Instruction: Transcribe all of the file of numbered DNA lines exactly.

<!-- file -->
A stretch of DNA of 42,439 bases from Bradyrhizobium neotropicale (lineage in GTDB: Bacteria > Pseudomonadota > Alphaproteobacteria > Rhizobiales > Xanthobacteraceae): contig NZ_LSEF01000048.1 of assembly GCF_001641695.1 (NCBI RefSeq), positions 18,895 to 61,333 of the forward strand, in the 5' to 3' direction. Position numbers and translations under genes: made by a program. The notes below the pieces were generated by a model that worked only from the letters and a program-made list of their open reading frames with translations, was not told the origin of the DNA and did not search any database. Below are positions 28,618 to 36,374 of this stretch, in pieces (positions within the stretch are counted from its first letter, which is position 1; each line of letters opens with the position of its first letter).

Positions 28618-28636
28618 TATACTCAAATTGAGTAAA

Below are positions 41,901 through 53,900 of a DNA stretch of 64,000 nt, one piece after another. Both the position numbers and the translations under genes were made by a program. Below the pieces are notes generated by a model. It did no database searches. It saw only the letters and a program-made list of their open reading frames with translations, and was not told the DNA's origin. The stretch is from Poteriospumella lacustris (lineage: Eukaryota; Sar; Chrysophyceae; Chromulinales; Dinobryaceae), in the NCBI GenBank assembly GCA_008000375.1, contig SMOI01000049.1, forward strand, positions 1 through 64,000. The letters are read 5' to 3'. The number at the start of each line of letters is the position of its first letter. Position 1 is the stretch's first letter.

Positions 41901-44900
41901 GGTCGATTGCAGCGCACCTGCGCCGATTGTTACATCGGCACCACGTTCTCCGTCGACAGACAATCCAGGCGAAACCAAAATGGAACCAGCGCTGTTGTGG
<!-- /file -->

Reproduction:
A stretch of DNA of 42,439 bases from Bradyrhizobium neotropicale (lineage in GTDB: Bacteria > Pseudomonadota > Alphaproteobacteria > Rhizobiales > Xanthobacteraceae): contig NZ_LSEF01000048.1 of assembly GCF_001641695.1 (NCBI RefSeq), positions 18,895 to 61,333 of the forward strand, in the 5' to 3' direction. Position numbers and translations under genes: made by a program. The notes below the pieces were generated by a model that worked only from the letters and a program-made list of their open reading frames with translations, was not told the origin of the DNA and did not search any database. Below are positions 28,618 to 36,374 of this stretch, in pieces (positions within the stretch are counted from its first letter, which is position 1; each line of letters opens with the position of its first letter).

Positions 28618-28636
28618 TATACTCAAATTGAGTAAA

Below are positions 41,901 through 53,900 of a DNA stretch of 64,000 nt, one piece after another. Both the position numbers and the translations under genes were made by a program. Below the pieces are notes generated by a model. It did no database searches. It saw only the letters and a program-made list of their open reading frames with translations, and was not told the DNA's origin. The stretch is from Poteriospumella lacustris (lineage: Eukaryota; Sar; Chrysophyceae; Chromulinales; Dinobryaceae), in the NCBI GenBank assembly GCA_008000375.1, contig SMOI01000049.1, forward strand, positions 1 through 64,000. The letters are read 5' to 3'. The number at the start of each line of letters is the position of its first letter. Position 1 is the stretch's first letter.

Positions 41901-44900
41901 GGTCGATTGCAGCGCACCTGCGCCGATTGTTACATCGGCACCACGTTCTCCGTCGACAGACAATCCAGGCGAAACCAAAATGGAACCAGCGCTGTTGTGG